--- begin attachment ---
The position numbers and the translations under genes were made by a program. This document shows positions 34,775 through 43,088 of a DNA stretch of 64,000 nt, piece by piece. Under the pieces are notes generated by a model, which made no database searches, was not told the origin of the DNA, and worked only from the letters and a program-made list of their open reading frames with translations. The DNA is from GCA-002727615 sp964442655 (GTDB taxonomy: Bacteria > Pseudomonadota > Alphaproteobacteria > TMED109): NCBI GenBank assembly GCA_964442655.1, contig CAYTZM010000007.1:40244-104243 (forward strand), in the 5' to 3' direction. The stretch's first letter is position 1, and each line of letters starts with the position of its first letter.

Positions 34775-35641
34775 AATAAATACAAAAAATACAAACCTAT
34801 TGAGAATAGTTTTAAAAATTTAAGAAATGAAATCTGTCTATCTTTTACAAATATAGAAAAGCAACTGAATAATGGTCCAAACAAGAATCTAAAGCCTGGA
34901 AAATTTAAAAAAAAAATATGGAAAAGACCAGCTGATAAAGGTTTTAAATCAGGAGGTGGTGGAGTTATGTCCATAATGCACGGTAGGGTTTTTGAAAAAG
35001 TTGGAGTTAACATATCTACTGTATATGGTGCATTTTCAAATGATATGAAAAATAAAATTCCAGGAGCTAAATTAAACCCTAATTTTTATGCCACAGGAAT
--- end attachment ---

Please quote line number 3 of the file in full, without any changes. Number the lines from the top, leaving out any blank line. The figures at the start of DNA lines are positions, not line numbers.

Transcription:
34775 AATAAATACAAAAAATACAAACCTAT